• Heads of Department will be provided with timely PP progress data to discuss in Department meetings and plan for intervention where required.
  • Class teachers will continue to identify PP students in lessons and use CRISP to improve engagement and progress within each lesson.
  • Targeted Year 11 students will be invited to attend after school study sessions, with greater parental involvement, to improve their skills and knowledge.
  • The Year 11 Learning Mentor Team will meet with PP students individually for mentoring twice per half term to review their subject concerns and plans for the future.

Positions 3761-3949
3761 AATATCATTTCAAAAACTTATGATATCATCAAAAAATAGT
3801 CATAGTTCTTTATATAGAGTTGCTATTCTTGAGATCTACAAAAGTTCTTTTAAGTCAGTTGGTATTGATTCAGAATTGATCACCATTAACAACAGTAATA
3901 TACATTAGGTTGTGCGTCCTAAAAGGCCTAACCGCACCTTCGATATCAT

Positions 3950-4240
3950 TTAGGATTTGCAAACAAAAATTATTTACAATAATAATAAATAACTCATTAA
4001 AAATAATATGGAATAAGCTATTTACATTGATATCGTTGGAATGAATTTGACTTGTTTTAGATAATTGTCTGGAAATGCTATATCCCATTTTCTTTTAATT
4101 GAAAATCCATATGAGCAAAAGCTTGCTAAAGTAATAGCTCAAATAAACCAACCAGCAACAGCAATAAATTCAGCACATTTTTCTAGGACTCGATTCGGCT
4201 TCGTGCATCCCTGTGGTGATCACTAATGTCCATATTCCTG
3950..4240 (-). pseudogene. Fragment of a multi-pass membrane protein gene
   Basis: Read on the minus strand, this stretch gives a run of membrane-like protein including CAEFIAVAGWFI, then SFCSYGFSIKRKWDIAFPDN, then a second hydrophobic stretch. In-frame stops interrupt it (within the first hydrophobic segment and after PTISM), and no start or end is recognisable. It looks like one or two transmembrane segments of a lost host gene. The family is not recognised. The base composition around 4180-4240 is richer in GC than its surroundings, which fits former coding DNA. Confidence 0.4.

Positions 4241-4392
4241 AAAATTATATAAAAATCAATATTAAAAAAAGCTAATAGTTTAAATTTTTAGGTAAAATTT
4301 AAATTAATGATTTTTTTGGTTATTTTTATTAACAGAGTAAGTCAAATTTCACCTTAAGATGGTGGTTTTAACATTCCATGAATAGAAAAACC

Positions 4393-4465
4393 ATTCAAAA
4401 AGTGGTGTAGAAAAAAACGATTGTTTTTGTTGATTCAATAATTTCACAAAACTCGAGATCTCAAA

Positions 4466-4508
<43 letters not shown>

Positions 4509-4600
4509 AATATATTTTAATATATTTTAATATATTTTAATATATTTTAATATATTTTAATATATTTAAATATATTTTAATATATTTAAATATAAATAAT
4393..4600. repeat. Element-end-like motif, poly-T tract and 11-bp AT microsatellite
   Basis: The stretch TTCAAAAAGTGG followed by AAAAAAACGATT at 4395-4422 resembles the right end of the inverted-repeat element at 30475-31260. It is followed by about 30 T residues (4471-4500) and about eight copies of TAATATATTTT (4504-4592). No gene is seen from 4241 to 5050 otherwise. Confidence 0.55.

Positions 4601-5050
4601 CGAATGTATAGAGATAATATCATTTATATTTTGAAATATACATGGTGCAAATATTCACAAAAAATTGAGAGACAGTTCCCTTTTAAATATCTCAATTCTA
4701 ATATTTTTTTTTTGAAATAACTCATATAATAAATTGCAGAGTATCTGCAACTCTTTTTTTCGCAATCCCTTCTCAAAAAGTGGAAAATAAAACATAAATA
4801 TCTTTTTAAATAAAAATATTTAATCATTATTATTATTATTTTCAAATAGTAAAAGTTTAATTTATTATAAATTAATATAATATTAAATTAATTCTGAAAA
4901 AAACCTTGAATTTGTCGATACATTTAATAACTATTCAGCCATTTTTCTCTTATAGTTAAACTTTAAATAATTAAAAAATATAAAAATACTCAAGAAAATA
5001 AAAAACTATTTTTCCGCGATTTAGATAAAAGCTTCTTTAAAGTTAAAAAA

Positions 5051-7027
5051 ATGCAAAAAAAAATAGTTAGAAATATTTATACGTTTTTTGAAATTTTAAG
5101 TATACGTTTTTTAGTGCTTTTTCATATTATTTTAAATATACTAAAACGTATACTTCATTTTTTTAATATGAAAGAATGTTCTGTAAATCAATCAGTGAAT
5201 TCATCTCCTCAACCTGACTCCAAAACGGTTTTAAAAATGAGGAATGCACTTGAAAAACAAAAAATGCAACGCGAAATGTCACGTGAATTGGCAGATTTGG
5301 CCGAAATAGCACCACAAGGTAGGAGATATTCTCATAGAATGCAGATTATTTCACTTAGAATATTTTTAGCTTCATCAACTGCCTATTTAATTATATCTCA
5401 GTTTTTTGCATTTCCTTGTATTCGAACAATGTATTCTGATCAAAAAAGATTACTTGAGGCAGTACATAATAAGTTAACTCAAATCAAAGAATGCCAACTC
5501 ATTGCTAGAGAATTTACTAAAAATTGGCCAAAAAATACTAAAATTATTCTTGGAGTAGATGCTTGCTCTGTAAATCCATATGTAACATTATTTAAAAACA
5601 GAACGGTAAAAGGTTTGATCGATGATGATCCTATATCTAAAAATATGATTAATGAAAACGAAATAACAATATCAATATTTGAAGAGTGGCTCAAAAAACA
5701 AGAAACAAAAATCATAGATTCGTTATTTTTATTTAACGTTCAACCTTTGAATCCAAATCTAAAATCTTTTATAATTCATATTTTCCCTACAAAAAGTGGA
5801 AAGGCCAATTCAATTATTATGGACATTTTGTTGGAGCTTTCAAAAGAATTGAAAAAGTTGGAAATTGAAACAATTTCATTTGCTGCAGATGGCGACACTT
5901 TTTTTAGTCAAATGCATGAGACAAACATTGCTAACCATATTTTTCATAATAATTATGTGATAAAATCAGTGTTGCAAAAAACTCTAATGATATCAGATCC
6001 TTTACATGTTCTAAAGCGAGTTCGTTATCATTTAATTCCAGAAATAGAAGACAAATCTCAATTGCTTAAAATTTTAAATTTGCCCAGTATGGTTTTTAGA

• Heads of Year, along with Form Tutors, will track the provision that PP students in all years are accessing on the PP Provision Tracker.
  • Staff members running an initiative, eg. The Scholars Programme (Year 10) or extra-curricular activities (if running this year), will complete an Impact Review, detailing the benefits of the initiative and recommendations for future implementation.
  • In the summer term, Heads of Year will complete five case studies each (25 in total), detailing the impact of PP provision on a range of students.
  • In the summer term, there will be student and parent consultations regarding their experience, whether their needs have been met and what the school can do in the future to further meet those needs, if required.

Proposed expenditure for 2020-2021 Budget: £201,492